|Title||Obg and Membrane Depolarization Are Part of a Microbial Bet-Hedging Strategy that Leads to Antibiotic Tolerance.|
|Publication Type||Journal Article|
|Year of Publication||2015|
|Authors||Verstraeten, N., W. Joris Knapen, C. Ines Kint, V. Liebens, B. Van den Bergh, L. Dewachter, J. Elie Michiels, Q. Fu, C. Claudia David, A. Carolina Fierro, K. Marchal, J. Beirlant, W. Versées, J. Hofkens, M. Jansen, M. Fauvart, and J. Michiels|
|Date Published||2015 Jul 02|
|Keywords||Anti-Bacterial Agents, Bacterial Proteins, Bacterial Toxins, Cell Membrane, Drug Resistance, Bacterial, Escherichia coli, Escherichia coli Proteins, GTP-Binding Proteins, Membrane Potentials, Microbial Sensitivity Tests, Protein Structure, Tertiary, Pseudomonas aeruginosa|
Within bacterial populations, a small fraction of persister cells is transiently capable of surviving exposure to lethal doses of antibiotics. As a bet-hedging strategy, persistence levels are determined both by stochastic induction and by environmental stimuli called responsive diversification. Little is known about the mechanisms that link the low frequency of persisters to environmental signals. Our results support a central role for the conserved GTPase Obg in determining persistence in Escherichia coli in response to nutrient starvation. Obg-mediated persistence requires the stringent response alarmone (p)ppGpp and proceeds through transcriptional control of the hokB-sokB type I toxin-antitoxin module. In individual cells, increased Obg levels induce HokB expression, which in turn results in a collapse of the membrane potential, leading to dormancy. Obg also controls persistence in Pseudomonas aeruginosa and thus constitutes a conserved regulator of antibiotic tolerance. Combined, our findings signify an important step toward unraveling shared genetic mechanisms underlying persistence.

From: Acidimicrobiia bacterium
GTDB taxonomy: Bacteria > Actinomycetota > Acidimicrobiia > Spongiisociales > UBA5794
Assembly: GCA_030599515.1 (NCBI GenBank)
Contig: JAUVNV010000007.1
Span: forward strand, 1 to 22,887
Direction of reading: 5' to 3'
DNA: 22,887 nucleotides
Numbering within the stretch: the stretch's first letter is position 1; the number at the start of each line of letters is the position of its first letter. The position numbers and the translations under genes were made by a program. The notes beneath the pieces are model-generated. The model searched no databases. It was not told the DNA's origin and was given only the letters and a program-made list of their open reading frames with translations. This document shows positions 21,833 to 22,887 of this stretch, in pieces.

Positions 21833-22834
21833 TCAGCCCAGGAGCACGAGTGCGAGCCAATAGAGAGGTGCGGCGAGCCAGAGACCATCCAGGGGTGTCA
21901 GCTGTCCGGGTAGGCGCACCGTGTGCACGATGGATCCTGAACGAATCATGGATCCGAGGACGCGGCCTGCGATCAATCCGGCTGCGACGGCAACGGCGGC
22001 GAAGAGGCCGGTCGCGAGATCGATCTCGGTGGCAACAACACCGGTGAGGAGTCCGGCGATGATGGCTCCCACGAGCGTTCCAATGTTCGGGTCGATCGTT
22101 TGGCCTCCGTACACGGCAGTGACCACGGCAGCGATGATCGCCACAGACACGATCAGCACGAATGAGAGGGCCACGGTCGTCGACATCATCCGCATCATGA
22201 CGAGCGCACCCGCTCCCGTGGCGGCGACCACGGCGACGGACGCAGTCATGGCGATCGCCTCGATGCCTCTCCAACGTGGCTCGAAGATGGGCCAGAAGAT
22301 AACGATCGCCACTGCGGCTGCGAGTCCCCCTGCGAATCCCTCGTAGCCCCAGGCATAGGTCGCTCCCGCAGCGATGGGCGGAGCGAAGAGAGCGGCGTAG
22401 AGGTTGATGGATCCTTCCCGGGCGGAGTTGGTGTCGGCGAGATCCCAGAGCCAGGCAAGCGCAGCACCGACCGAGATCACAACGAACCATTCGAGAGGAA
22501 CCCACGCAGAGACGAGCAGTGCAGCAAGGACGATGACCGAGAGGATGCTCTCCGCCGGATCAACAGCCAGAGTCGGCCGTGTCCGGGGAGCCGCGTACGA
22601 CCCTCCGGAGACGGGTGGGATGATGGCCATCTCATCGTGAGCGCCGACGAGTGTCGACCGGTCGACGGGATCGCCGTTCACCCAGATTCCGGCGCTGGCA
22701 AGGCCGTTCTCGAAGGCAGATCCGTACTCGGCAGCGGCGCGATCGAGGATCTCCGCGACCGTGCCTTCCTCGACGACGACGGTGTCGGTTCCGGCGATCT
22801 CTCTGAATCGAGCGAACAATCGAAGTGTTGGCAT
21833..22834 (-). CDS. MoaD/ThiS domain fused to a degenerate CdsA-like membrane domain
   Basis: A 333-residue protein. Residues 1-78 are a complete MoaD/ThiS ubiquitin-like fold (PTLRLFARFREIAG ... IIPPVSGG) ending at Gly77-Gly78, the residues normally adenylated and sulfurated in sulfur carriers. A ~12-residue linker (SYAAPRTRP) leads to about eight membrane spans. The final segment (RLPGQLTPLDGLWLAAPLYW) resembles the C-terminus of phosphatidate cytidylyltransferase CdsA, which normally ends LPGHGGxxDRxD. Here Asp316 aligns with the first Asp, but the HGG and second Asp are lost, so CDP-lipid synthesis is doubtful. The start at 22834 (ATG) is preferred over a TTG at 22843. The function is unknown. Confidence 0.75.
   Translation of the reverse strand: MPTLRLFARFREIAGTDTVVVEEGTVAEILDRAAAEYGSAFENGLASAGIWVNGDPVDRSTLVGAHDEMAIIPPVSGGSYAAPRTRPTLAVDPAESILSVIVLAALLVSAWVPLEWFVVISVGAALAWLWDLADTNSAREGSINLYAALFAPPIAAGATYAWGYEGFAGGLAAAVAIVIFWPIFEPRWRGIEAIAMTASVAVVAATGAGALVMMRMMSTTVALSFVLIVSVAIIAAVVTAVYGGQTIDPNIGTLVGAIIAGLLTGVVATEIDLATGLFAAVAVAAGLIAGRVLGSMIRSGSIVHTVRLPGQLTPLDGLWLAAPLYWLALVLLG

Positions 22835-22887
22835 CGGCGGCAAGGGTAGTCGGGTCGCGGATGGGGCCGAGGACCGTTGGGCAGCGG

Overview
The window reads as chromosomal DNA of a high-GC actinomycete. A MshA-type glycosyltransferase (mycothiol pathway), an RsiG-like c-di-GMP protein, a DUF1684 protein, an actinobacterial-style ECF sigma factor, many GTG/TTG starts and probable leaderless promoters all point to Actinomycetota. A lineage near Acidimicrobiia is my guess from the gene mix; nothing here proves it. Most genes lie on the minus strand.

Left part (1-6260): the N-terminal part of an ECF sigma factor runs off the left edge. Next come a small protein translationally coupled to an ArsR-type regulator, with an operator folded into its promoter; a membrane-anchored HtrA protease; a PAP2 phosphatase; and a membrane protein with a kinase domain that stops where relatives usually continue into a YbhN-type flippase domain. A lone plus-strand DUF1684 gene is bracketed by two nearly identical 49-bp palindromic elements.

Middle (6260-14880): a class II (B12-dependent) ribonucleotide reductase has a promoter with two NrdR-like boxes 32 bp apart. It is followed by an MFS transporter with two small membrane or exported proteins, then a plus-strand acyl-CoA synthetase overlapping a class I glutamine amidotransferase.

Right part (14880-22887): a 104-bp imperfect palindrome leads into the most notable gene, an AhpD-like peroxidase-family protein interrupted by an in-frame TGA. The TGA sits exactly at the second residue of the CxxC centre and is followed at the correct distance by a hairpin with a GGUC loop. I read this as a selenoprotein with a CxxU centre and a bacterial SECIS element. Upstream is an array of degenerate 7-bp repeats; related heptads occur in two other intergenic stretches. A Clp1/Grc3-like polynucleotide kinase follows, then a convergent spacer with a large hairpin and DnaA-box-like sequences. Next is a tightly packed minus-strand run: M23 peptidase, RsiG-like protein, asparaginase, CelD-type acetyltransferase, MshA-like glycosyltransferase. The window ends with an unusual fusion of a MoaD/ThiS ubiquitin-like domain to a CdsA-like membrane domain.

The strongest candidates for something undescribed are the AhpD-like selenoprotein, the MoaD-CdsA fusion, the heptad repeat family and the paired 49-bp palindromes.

|Alternate Journal||Mol. Cell|
Obg and Membrane Depolarization Are Part of a Microbial Bet-Hedging Strategy that Leads to Antibiotic Tolerance.